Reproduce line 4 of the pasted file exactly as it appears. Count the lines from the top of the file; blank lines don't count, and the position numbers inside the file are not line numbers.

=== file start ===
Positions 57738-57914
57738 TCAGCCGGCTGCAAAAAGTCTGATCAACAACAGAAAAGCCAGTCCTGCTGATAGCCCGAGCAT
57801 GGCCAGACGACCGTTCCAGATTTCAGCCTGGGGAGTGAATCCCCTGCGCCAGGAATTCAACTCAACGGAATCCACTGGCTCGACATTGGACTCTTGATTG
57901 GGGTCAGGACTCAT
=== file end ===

57901 GGGTCAGGACTCAT